Following on from the previous article about scanning text files for word statistics, I shall extend this to use real large corpora. First we shall use this script to create statistics for the entire Gutenberg English language corpus. Next I shall do the same with the entire English language Wikipedia.
Project Gutenberg is a non-profit project to digitize books with expired copyright. It is noted for including large numbers of classic texts and novels. All of the texts are available for free online. Although the site could be spidered, this is strongly discouraged due to the limited resources of the project. Instead, a CD or DVD image can be downloaded (or purchased); or you can create a mirror. Instructions for doing this are here, and include the following recommend shell command:
rsync -avHS --delete --delete-after --exclude '*cache/generated' firstname.lastname@example.org::gutenberg /home/ftp/pub/mirrors/gutenberg
I would strongly recommend you use an even restrictive command to exclude everything except for directories and files with the “.txt” suffix. If you do not do this, the rsync command will download a wide range of miscellaneous binary files including bitmaps, ISOs and RARs. some of these are very large. Even if you have the time, disk space, and bandwidth; it is definitely not polite to stress Project Gutenberg’s servers unnecessarily.
A restrictive “text only” fetch will probably still take a few hours to run. It will also create a complex directory hierarchy. This includes a range of unnecessary text files (e.g. readme files, and the complete Human Genome), and many texts will contain multiple copies in different formats (typically ASCII and 8 bit ISO-8859-1). The next job is to tidy this up, by copying all unique texts into one large flat directory. I chose to use the ISO-8859-1 format where available, and plain ASCII when it wasn’t. This would enable the correct format to be used for accented words that have been adopted into the English language (e.g. “déjà vu”). This copy and filter process is performed using a Python script.
Each Gutenberg text also includes a standard header and footer. We do not wish to include this information in the statistics, so it needs to be stripped off. For efficiency, the header and footer are removed by the same script. This also has the advantage that descriptive files (e.g. readme files) lack the header/footer markers and are automatically skipped.
IMPORTANT NOTE: The Gutenberg license prohibits the distribution of their texts without the header and footer. Do not distribute the texts in this form. If there is the chance you will be sharing your files (e.g. with colleagues), then the headers and footers should be kept in tact.
Here is the script:
# Loops over all of the gutenberg text files in /var/bigdisk/gutenberg/gt_text # Extracting unique texts, and copies them to ./gt_raw # Removes header and footer information - leaving just the text, ready for # statistical processing # # Usage: Be sure to change these paths to point to the relevant directories on your system import string import os import gc import shutil # The logic for keeping a file based on its name is put # into a name to improve readability # fname = Name of file without path or file extension def keep_file(fname): # filter out readme, info, notes, etc if (fname.lower().find("readme") != -1): return False if (fname.find(".zip.info") != -1): return False if (fname.find("pnote") != -1 ): return False # Filter out the Human Genome if (len(fname)==4): try: n = int(fname) if (n>=2201 and n<=2224): print "*** Genome skipped:",n return False # Human Genome except ValueError: n=0 # dummy line # Looks good => keep this file return True # Recursively walk the entire directory tree finding all .txt files which # are not in old sub-directories. readme.txt files are also skipped. # Empty the output directory outputdir = "/var/bigdisk/gutenberg/gt_raw" for f in os.listdir(outputdir): fpath = os.path.join(outputdir, f) try: if (os.path.isfile(fpath)): os.unlink(fpath) except Exception, e: print e for dirname, dirnames, filenames in os.walk('/var/bigdisk/gutenberg/gt_text'): if (dirname.find('old') == -1 and dirname.find('-h') == -1 ) : # some files are duplicates, remove these and only copy a single copy # The -8 suffix takes priority (8 bit ISO-8859-1) over the # files with no suffix or -1 suffix (simple ASCII) # also remove auxiliaries: Names contain pnote or .zip.info flist =  flist_toremove =  for fname in filenames: fbase, fext = os.path.splitext(fname) if ( fext == '.txt'): if (keep_file(fbase)): flist.append(fname) if (fname.endswith("-8.txt") ): # -8 takes priority => remove any duplicates flist_toremove.append( fname[: (len(fname)-6)] + ".txt" ) flist_toremove.append( fname[: (len(fname)-6)] + "-0.txt" ) flist_to_proc = [i for i in flist if i not in flist_toremove] # flist_to_proc now contains the files to copy # loop over them, copying line-by-line # Check for header/footer markers - file is skipped if header marker is missing for f in flist_to_proc: infile = os.path.join(dirname, f) outfile = os.path.join(outputdir, f) bCopying = False for line in open(infile): if (not bCopying): if (line.startswith("*** START OF THIS PROJECT GUTENBERG EBOOK")): fout = open(outfile, "w") print "Copying: " + f bCopying = True elif (bCopying): if (line.startswith("*** END OF THIS PROJECT GUTENBERG EBOOK")): fout.close() bCopying = False else: fout.write(line)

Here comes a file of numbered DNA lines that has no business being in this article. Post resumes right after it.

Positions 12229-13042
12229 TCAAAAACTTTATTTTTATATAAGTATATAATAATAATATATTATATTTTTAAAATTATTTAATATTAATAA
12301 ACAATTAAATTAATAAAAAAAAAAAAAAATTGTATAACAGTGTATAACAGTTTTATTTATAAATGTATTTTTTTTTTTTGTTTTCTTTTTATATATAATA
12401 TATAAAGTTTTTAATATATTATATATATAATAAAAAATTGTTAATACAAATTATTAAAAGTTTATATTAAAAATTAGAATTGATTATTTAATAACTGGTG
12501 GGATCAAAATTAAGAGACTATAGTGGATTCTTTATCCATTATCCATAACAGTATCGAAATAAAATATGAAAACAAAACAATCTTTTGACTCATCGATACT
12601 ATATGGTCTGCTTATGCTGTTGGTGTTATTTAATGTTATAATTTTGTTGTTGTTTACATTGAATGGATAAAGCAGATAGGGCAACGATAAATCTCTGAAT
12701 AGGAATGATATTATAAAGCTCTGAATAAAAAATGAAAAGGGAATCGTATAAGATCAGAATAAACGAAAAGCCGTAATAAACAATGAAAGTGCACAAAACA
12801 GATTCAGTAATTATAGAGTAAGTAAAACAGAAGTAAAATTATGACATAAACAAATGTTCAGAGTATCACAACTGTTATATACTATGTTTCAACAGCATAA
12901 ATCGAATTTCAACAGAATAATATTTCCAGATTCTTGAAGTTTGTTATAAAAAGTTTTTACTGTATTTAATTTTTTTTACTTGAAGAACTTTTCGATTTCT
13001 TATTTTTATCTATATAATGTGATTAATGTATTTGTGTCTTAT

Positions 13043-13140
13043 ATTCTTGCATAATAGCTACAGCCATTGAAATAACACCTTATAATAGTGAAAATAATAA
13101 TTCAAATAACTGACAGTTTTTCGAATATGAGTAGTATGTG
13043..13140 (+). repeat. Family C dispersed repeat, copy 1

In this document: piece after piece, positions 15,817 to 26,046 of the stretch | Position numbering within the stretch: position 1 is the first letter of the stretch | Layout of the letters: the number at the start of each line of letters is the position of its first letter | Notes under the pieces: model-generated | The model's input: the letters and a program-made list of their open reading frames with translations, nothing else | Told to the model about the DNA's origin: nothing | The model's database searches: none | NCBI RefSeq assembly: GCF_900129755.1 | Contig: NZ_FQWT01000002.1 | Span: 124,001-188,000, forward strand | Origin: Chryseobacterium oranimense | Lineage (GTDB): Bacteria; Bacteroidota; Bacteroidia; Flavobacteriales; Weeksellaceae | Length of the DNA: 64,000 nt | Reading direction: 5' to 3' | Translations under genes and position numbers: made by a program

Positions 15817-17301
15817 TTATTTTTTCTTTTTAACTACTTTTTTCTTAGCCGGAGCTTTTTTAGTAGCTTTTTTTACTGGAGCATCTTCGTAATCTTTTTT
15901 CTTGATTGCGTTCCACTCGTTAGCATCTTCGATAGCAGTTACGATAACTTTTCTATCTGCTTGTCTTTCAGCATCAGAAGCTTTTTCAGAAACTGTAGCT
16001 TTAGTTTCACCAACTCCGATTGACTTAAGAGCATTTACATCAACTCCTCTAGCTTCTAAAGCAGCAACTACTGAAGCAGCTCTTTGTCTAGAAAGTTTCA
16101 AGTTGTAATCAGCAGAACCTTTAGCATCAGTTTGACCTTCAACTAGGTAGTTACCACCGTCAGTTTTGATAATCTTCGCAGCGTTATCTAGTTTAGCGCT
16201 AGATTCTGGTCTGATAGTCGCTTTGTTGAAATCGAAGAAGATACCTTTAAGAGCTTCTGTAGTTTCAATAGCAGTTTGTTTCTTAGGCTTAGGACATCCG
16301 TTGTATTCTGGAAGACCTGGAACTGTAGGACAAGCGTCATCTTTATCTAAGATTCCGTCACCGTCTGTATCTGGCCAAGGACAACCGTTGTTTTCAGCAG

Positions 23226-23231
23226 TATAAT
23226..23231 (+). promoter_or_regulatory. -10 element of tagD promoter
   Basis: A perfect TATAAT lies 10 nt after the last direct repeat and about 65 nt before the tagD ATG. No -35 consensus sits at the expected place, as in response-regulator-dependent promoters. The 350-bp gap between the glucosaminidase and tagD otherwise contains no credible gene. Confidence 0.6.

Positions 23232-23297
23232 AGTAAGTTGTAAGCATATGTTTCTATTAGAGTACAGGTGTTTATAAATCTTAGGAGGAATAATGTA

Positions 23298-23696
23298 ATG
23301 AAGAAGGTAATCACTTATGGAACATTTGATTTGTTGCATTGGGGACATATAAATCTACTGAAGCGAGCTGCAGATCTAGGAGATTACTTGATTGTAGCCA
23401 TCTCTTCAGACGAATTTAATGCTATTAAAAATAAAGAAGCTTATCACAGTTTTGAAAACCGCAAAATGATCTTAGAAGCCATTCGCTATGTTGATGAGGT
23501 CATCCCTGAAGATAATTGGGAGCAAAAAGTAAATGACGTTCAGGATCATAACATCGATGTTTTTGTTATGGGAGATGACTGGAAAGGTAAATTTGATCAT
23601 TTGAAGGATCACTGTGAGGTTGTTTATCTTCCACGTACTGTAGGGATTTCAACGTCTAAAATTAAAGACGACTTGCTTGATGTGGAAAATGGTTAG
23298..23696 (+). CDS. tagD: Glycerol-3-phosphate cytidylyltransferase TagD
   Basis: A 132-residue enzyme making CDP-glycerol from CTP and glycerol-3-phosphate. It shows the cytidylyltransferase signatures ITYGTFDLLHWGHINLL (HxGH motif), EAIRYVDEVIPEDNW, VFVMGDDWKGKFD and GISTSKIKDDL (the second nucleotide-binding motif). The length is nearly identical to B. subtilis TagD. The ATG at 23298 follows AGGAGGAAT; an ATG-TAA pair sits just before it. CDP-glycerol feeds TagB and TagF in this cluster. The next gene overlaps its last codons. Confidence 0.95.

Compared to the download, this runs quite quickly and the final directory should be much easier to process.
Note that although the word frequency table scripts could be easily modified to process N-grams, the shear size of the Gutenberg dataset will prove a challenge. I shall address this in a future article. A similar process can be used to create a word frequency table for the English language Wikipedia database.